Serbian Credit Outlook Raised to Positive by Fitch on Recovery

  • Rating affirmed at B+, four steps below investment grade
  • Fiscal consolidation plan seen shrinking budget deficit

The outlook on Serbia’s junk credit grade was raised to positive from stable by Fitch Ratings, which cited a narrower budget deficit and a stronger economic recovery.

Fitch affirmed the Balkan nation’s long-term rating at B+, four steps below investment grade and on par with Armenia, Cyprus and Kenya. Serbia is rated at the same level by Moody’s Investors Service, and one step higher, at BB-, by Standard & Poor’s.

“The budget deficit is likely to come in well below the target of 6.3 percent of GDP set at the start of the year,” Fitch said in a statement Friday. “The economy is slowly recovering.”

The economy is now expected to expand 0.7 percent in 2015, compared with a previous estimate for no growth, and 1.7% in 2016, driven by a pickup in investment and a recovery in mining and energy following floods in May 2014, Fitch said.

The biggest former Yugoslav republic, which is targeting European Union membership by 2020, is trying to repair an economy that’s contracted three times since 2009. Prime Minister Aleksandar Vucic reached a three-year accord with the International Monetary Fund in February to stabilize public finances and unlock growth. He must still tackle issues including unprofitable state companies and bad loans at banks.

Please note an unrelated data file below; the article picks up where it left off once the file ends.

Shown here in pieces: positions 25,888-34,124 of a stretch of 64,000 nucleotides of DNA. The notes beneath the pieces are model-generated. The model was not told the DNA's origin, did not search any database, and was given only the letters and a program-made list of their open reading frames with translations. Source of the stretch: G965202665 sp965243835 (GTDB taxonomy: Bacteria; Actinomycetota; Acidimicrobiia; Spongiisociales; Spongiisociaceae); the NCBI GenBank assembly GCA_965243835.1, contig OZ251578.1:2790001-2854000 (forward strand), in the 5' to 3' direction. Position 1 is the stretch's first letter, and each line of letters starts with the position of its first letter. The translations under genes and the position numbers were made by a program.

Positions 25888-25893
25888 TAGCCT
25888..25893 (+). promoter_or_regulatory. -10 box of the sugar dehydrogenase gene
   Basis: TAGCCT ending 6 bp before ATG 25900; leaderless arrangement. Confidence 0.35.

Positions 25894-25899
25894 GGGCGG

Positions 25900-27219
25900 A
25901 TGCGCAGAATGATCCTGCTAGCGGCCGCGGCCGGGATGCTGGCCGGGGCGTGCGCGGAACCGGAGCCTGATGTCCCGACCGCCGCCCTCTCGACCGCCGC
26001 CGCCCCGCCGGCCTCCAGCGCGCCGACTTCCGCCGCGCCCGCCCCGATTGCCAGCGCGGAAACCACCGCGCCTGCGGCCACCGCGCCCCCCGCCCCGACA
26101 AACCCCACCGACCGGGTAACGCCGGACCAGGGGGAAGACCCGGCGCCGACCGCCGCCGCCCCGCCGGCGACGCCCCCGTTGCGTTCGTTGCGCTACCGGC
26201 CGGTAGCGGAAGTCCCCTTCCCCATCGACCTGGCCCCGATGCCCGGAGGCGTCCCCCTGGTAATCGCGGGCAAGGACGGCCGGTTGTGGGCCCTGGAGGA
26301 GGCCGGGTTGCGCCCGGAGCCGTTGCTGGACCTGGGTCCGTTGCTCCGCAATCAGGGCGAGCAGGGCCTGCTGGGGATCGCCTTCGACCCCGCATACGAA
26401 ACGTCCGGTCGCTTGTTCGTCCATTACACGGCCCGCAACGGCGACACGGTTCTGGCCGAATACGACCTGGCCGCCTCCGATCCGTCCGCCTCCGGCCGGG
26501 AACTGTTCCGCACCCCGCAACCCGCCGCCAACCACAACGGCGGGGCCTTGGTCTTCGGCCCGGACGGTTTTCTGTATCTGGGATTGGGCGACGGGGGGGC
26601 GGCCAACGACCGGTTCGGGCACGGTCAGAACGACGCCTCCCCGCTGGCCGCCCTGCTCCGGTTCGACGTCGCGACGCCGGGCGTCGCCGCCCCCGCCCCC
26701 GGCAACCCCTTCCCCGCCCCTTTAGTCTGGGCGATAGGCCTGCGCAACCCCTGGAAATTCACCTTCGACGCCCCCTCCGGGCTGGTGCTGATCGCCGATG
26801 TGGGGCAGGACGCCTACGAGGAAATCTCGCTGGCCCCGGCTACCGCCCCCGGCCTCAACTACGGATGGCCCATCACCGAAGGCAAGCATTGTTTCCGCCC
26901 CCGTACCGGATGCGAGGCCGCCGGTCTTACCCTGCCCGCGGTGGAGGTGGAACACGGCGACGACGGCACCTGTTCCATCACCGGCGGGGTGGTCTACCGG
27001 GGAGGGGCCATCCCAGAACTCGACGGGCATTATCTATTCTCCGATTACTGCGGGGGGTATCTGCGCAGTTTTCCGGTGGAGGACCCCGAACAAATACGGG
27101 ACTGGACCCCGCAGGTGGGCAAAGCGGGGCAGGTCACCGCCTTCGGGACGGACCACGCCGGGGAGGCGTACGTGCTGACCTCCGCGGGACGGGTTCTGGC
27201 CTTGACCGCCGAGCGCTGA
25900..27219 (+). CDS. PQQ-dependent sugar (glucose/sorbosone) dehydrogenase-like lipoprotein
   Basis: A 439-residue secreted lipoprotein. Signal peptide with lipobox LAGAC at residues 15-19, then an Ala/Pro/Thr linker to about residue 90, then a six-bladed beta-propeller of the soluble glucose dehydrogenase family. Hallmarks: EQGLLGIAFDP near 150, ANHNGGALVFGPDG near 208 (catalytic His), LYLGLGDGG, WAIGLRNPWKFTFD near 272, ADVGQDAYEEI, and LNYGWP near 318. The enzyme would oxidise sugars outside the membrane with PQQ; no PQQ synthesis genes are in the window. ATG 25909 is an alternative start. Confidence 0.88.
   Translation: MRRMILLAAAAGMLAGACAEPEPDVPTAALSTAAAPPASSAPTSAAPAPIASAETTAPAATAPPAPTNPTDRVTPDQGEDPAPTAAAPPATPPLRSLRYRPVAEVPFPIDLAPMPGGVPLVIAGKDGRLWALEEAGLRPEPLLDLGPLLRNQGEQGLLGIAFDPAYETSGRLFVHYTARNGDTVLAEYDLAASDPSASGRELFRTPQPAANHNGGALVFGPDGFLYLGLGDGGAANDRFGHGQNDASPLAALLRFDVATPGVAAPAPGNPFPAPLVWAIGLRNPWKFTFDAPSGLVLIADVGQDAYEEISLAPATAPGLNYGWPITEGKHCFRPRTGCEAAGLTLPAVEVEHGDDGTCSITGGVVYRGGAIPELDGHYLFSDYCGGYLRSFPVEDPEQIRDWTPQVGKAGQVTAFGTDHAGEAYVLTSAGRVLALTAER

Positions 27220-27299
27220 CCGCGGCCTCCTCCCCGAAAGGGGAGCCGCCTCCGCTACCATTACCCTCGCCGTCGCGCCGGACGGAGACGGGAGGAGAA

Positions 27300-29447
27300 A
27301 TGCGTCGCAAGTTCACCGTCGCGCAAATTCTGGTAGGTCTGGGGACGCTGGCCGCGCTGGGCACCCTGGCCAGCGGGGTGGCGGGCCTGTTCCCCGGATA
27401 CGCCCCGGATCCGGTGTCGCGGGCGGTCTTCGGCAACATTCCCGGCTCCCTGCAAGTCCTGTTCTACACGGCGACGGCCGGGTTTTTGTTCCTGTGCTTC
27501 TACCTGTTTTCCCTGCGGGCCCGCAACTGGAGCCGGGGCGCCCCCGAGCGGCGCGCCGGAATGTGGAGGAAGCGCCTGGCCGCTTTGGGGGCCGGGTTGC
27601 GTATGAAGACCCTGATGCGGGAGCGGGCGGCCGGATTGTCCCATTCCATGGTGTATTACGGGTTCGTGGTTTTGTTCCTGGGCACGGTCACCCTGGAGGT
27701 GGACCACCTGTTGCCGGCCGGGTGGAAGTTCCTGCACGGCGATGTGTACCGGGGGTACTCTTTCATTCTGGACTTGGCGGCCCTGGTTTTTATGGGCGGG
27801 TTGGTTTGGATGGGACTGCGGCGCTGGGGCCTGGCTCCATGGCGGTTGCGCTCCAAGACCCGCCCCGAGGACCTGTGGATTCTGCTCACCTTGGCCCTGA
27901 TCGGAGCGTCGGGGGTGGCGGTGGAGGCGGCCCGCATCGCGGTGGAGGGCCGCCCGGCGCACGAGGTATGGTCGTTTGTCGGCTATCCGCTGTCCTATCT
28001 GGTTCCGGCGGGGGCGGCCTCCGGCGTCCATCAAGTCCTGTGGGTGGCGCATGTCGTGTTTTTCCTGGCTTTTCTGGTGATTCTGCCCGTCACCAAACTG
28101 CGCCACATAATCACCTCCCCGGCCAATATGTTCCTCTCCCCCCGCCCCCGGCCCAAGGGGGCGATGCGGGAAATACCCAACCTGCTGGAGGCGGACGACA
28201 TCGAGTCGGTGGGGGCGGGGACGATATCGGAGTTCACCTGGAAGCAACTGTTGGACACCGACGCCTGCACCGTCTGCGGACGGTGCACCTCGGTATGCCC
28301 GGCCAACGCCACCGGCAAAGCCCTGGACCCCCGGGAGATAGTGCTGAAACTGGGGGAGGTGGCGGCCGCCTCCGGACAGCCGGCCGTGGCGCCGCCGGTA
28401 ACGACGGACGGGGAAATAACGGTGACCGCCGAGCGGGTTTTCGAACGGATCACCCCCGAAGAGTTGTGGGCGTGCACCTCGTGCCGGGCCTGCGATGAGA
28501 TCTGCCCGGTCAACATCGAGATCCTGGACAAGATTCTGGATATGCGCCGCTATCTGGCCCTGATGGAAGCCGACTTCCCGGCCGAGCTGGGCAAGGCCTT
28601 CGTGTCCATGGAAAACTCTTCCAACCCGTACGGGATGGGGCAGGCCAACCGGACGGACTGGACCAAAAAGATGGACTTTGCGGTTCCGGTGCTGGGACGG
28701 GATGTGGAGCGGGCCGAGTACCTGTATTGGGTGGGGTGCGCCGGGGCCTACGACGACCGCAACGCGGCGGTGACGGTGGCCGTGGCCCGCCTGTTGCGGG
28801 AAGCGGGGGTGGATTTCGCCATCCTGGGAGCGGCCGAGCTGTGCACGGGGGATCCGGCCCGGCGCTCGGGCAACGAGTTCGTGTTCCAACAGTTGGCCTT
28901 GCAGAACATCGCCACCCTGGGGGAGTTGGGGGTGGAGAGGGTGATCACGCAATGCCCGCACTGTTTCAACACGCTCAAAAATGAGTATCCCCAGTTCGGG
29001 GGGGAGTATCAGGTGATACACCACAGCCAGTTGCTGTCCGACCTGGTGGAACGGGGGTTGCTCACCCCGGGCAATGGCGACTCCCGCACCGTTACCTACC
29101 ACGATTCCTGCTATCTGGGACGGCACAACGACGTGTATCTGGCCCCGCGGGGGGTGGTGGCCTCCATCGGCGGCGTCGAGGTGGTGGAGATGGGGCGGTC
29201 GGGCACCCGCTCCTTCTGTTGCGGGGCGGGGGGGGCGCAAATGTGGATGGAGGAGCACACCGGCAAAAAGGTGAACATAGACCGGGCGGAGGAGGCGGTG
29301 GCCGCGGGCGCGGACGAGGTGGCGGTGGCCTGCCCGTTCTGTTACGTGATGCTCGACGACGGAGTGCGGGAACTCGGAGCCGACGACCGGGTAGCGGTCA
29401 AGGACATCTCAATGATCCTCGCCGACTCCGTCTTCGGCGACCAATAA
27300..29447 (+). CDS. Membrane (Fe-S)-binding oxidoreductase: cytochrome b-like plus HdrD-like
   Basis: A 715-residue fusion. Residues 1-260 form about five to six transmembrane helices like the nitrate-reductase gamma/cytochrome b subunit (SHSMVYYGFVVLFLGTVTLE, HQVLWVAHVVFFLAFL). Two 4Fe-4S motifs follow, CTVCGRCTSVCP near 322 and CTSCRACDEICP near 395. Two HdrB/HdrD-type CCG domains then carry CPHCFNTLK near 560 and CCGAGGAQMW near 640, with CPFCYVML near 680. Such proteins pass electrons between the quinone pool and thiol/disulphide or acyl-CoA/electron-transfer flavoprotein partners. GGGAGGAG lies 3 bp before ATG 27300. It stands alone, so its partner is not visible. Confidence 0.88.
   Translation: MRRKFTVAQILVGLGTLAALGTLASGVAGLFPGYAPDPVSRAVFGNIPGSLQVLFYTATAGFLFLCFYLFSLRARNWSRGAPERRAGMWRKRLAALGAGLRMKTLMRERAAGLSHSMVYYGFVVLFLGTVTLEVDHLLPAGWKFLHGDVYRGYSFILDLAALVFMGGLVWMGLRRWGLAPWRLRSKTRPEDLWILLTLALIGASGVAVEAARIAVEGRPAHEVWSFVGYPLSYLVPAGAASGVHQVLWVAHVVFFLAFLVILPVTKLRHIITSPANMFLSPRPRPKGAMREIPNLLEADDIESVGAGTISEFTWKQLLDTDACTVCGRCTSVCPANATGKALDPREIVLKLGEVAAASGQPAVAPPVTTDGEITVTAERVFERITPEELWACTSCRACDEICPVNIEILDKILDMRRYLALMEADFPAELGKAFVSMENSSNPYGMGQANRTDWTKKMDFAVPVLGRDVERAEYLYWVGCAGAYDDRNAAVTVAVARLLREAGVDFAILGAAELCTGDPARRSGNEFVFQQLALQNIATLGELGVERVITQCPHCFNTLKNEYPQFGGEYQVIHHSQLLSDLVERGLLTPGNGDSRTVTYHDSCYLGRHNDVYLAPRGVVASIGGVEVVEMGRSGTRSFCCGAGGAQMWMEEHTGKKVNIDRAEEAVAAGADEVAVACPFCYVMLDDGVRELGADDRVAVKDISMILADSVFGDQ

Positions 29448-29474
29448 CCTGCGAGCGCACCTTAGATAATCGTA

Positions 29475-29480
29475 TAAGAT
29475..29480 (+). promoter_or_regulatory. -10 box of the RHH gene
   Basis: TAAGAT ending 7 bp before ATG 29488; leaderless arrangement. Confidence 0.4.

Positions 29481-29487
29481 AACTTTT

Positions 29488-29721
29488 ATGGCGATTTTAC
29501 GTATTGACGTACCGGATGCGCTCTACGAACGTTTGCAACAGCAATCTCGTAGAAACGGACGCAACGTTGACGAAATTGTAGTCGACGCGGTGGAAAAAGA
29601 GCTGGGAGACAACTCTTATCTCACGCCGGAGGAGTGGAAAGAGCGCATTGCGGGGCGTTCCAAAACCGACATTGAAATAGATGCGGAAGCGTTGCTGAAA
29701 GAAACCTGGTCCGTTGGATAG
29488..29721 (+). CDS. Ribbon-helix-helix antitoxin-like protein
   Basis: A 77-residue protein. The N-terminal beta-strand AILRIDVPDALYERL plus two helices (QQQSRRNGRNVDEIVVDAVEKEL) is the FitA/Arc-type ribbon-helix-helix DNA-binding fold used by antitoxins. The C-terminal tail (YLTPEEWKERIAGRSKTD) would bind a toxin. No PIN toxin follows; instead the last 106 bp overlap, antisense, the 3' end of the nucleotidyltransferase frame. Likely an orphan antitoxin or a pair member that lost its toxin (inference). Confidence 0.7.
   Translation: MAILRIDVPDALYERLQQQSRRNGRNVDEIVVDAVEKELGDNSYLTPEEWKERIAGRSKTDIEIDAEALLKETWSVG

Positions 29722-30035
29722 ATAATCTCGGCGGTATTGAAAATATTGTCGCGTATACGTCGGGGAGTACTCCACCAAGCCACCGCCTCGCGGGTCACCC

“Serbia is currently in a way the most politically stable country in the Balkans, but the paradox is that at the same time it’s got the worst economic performance,” Laza Kekic, director of country forecasts at the Economist Intelligence Unit in London, told a conference Thursday in Belgrade. “It remains to be seen how sustainable this gap between political stability and bad economic performance can last.”

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